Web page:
> And the corresponding debug line:
>         prate:1333333320, rate:333333000, div:5
> 
> So, with DIV_ROUND_UP an actual divider of 4.00000396 becomes 5, resulting in a
> huge error.
> 

Soren,

Thanks for the patch, and apologies for it getting lost for so long.  I
think that your issue is more about policy.  E.g. should we round the
divider up or round the divider down?  The correct answer will vary from
platform to platform and the clk.h api doesn't specify how
clk_round_rate should round, other than it must specify a rate that the
clock can actually run at.

Unless everyone can agree that DIV_ROUND_CLOSEST gives them what they
want I'm more inclined to make this behavior a flag specific to struct
clk-divider.  E.g. CLK_DIVIDER_ROUND_CLOSEST.

Care to take a crack at that approach?

Regards,
Mike

>         Regards,
>         Sören
> 
>  drivers/clk/clk-divider.c | 4 ++--
>  1 file changed, 2 insertions(+), 2 deletions(-)
> 
> diff --git a/drivers/clk/clk-divider.c b/drivers/clk/clk-divider.c
> index a9204c6..32e1b6a 100644
> --- a/drivers/clk/clk-divider.c
> +++ b/drivers/clk/clk-divider.c
> @@ -157,7 +157,7 @@ static int clk_divider_bestdiv(struct clk_hw *hw, unsigned long rate,
>  
>         if (!(__clk_get_flags(hw->clk) & CLK_SET_RATE_PARENT)) {
>                 parent_rate = *best_parent_rate;
> -               bestdiv = DIV_ROUND_UP(parent_rate, rate);
> +               bestdiv = DIV_ROUND_CLOSEST(parent_rate, rate);
>                 bestdiv = bestdiv == 0 ? 1 : bestdiv;
>                 bestdiv = bestdiv > maxdiv ? maxdiv : bestdiv;
>                 return bestdiv;
> @@ -207,7 +207,7 @@ static int clk_divider_set_rate(struct clk_hw *hw, unsigned long rate,
>         unsigned long flags = 0;
>         u32 val;
>  
> -       div = parent_rate / rate;
> +       div = DIV_ROUND_CLOSEST(parent_rate, rate);
>         value = _get_val(divider, div);
>  
>         if (value > div_mask(divider))
> -- 
> 1.8.1.2
Soren Brinkmann - March 20, 2013, 4:32 p.m.
Hi Mike,

On Tue, Mar 19, 2013 at 05:16:09PM -0700, Mike Turquette wrote:
> Quoting Soren Brinkmann (2013-01-29 17:25:44)
> > Use the DIV_ROUND_CLOSEST macro to calculate divider values and minimize
> > rounding errors.
> >
> > Cc: linux-arm-kernel@lists.infradead.org
> > Cc: linux-kernel@vger.kernel.org
> > Signed-off-by: Soren Brinkmann <soren.brinkmann@xilinx.com>
> > ---
> > Hi,
> >
> > I just came across this behavior:
> > I'm using the clk-divider as cpuclock which can be scaled through cpufreq.
> > During boot I create an opp table which in this case holds the frequencies [MHz]
> > 666, 333 and 222. To make sure those are actually valid frequencies I call
> > clk_round_rate().
> > I added a debug line in clk-divider.c:clk_divider_bestdiv() before the return
> > in line 163 giving me:
> >         prate:1333333320, rate:333333330, div:4
> > for adding the 333 MHz operating point.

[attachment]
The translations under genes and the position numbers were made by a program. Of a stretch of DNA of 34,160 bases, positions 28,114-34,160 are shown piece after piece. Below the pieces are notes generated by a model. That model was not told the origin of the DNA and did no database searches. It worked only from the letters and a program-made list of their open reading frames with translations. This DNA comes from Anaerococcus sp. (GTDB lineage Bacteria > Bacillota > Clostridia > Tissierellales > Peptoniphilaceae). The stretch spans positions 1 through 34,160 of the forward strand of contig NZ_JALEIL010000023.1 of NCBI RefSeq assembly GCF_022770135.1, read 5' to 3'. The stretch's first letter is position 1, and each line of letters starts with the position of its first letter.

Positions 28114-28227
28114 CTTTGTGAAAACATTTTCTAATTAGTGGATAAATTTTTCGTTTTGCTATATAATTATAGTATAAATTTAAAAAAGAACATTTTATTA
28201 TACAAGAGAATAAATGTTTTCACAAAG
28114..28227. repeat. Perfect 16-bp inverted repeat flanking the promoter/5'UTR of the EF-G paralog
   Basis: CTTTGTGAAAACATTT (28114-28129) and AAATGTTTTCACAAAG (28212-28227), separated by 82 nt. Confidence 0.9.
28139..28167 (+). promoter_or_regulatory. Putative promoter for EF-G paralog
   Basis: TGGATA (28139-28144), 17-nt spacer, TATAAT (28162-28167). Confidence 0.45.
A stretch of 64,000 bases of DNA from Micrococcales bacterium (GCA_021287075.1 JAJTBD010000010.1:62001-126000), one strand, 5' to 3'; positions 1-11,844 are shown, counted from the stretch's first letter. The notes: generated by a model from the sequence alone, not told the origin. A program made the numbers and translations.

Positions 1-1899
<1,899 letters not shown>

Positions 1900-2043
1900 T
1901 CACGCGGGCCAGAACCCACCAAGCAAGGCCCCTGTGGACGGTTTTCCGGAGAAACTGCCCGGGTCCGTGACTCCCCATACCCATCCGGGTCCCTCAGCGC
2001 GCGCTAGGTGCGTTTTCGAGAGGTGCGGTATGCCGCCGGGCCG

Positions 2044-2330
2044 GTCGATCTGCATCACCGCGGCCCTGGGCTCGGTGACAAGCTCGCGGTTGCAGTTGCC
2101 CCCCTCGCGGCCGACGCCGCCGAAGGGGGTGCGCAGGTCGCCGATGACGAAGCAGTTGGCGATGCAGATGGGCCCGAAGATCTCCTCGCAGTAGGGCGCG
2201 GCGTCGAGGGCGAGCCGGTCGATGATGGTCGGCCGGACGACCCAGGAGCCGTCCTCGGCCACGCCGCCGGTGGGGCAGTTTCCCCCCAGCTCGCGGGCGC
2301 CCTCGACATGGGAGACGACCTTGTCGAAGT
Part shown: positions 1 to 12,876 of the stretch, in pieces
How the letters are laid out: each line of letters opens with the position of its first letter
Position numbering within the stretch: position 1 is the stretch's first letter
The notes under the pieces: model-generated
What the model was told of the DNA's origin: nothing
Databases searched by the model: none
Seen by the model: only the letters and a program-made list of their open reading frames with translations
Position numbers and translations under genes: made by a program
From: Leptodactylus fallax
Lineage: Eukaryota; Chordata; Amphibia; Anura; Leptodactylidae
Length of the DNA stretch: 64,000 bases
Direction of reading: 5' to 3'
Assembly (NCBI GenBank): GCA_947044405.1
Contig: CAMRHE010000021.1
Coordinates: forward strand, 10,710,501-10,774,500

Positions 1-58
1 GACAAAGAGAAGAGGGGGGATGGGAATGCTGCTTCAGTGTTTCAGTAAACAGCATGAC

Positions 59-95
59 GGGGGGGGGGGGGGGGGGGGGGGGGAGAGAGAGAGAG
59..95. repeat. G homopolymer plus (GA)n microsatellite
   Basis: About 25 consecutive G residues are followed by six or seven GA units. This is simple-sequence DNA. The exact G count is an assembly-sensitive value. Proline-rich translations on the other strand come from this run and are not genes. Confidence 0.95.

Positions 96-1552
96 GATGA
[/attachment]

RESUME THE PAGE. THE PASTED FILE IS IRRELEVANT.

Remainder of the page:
> >
> > In the running system this gives me:
> > zynq:/sys/devices/system/cpu/cpu0/cpufreq # cat scaling_available_frequencies
> > 222222 333333 666666
> > zynq:/sys/devices/system/cpu/cpu0/cpufreq # cat scaling_cur_freq
> >  666666
> >
> >  So far, so good. But now, let's scale the frequency:
> > zynq:/sys/devices/system/cpu/cpu0/cpufreq # echo 333333 > scaling_setspeed
> > zynq:/sys/devices/system/cpu/cpu0/cpufreq # cat scaling_cur_freq
> >  266666
> >
> > And the corresponding debug line:
> >         prate:1333333320, rate:333333000, div:5
> >
> > So, with DIV_ROUND_UP an actual divider of 4.00000396 becomes 5, resulting in a
> > huge error.
> >
>
> Soren,
>
> Thanks for the patch, and apologies for it getting lost for so long.  I
> think that your issue is more about policy.  E.g. should we round the
> divider up or round the divider down?  The correct answer will vary from
> platform to platform and the clk.h api doesn't specify how
> clk_round_rate should round, other than it must specify a rate that the
> clock can actually run at.
Sure, my problem seems to be caused by different subsystems using a different resolution for clock frequencies.

>
> Unless everyone can agree that DIV_ROUND_CLOSEST gives them what they
> want I'm more inclined to make this behavior a flag specific to struct
> clk-divider.  E.g. CLK_DIVIDER_ROUND_CLOSEST.
My understanding would have been, that clk_round_rate() gives me a frequency as close to the requested one as possible. If the caller doesn't like the returned frequency he can request a different one. And he's eventually happy with the return value he calls clk_set_rate() requesting the frequency clk_round_rate() returned.
Always rounding down seems a bit odd to me.

Another issue with the current implmentation:
clk_divider_round_rate() calls clk_divider_bestdiv(), which uses the ROUND_UP macro, returning a rather low frequency.
clk_divider_set_rate() does plain integer divisions. IMHO, that should cause the actually set frequency to differ from what round_rate() returns, and in that case it is even higher than the expected.

> Care to take a crack at that approach?
If a new flag is the preferred solution, I'll sure do that.

        Sören

>
> Regards,
> Mike
>
> >         Regards,
> >         Sören
> >
> >  drivers/clk/clk-divider.c | 4 ++--
> >  1 file changed, 2 insertions(+), 2 deletions(-)
> >
> > diff --git a/drivers/clk/clk-divider.c b/drivers/clk/clk-divider.c
> > index a9204c6..32e1b6a 100644
> > --- a/drivers/clk/clk-divider.c
> > +++ b/drivers/clk/clk-divider.c
> > @@ -157,7 +157,7 @@ static int clk_divider_bestdiv(struct clk_hw *hw, unsigned long rate,
> >
> >         if (!(__clk_get_flags(hw->clk) & CLK_SET_RATE_PARENT)) {